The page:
Fig. 3
figure3

Signal-to-noise ratio of the anterior and posterior bone tunnel walls in the femur. Error bars indicate the standard deviation. * p < 0.01, # p < 0.001

On the tibial side, the SNRs in groups C and D were 5.25 ± 2.41 and 4.72 ± 1.44 on the anterior wall, and 3.75 ± 1.75 and 3.54 ± 1.06 on the posterior wall, respectively (Fig. 4). The average SNR of the anterior wall was significantly higher than that of the posterior wall ≥4 months after surgery (p < 0.001, p < 0.001, respectively).

Fig. 4
figure4

Signal-to-noise ratio of the anterior and posterior bone tunnel walls in the tibia. Error bars indicate the standard deviation. # p < 0.001

All patients returned to previous levels of sports activity without symptoms and had not re-injured their ACL at final follow-up.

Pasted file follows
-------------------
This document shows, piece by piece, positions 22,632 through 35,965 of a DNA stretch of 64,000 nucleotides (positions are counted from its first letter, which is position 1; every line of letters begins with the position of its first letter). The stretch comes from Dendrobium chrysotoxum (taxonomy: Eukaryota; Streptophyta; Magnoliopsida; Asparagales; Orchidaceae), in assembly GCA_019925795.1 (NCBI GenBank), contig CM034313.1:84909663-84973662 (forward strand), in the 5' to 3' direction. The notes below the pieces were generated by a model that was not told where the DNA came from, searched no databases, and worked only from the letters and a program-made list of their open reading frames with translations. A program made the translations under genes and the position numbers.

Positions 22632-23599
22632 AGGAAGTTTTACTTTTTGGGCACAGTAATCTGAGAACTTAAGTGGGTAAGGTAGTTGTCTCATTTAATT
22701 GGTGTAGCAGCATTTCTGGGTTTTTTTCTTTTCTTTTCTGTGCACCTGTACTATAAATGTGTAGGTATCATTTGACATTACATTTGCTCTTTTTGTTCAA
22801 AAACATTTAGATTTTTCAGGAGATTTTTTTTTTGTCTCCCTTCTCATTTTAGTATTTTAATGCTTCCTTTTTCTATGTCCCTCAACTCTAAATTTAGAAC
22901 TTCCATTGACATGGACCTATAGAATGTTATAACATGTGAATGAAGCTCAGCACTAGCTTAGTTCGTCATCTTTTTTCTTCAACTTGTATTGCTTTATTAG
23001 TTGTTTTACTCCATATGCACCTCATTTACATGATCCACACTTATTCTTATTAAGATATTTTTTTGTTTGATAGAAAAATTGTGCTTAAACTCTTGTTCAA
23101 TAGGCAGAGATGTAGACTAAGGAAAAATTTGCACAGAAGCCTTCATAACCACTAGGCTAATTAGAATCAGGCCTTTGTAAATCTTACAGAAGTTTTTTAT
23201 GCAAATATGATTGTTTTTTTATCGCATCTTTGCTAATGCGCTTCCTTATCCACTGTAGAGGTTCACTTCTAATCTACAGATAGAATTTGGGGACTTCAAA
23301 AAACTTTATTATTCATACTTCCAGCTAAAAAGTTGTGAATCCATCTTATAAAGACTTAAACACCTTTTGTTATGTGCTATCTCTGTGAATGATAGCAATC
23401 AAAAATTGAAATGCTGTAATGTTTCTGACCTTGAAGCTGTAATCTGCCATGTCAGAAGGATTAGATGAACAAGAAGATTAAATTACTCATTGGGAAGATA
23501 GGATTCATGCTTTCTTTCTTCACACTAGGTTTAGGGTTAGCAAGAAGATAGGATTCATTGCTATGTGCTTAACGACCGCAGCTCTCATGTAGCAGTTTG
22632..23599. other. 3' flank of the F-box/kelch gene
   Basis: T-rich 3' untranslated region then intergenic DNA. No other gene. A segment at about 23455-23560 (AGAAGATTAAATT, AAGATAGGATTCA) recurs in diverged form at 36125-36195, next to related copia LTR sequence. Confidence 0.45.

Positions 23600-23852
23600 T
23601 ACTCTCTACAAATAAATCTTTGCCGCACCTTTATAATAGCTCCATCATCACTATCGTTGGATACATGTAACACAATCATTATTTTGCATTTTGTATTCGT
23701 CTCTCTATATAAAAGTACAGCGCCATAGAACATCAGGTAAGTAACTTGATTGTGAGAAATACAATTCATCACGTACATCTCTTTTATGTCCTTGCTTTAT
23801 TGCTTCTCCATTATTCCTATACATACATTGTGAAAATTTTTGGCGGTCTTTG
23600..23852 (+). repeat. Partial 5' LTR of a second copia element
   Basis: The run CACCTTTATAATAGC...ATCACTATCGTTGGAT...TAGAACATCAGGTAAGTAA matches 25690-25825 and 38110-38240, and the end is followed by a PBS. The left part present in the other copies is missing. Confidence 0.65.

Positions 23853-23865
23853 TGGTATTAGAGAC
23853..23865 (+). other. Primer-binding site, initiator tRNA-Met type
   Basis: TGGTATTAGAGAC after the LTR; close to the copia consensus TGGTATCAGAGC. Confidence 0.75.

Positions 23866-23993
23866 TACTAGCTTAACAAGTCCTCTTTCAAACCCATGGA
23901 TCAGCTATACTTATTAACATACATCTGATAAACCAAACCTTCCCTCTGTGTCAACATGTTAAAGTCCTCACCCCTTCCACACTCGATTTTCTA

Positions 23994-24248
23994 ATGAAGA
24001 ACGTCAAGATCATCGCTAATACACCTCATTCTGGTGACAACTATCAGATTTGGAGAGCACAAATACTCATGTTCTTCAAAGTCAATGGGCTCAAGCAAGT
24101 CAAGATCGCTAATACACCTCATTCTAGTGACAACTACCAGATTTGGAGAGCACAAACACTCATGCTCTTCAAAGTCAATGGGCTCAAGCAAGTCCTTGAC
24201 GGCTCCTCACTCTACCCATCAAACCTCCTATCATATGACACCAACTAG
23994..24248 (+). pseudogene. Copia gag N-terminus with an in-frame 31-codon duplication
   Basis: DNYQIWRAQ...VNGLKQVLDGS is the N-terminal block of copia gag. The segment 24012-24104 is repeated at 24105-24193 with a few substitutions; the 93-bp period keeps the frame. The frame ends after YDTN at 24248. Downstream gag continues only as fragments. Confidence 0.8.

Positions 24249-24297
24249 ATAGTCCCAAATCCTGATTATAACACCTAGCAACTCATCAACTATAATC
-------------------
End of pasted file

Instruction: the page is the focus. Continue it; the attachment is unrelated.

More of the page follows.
Discussion

In this study, the SNR of the posterior wall was significantly higher than that of the anterior wall in each group with respect to the contrast enhancement on the wall of the femoral bone tunnel. Also, the SNR of the anterior wall was higher than that of the posterior wall in the groups after 4 months with respect to the tibial side. From these results, we showed that blood flow to the posterior wall of the femoral tunnel is richer than that to the anterior wall from the early postoperative stage, and that blood flow to the anterior wall of the tibial tunnel is maintained compared to the posterior wall 4 months postoperatively. We believe that our findings have revealed the advantageous area for the remodeling process. Especially on the femur side, the posterior area may be advantageous not only anatomically but also hemodynamically.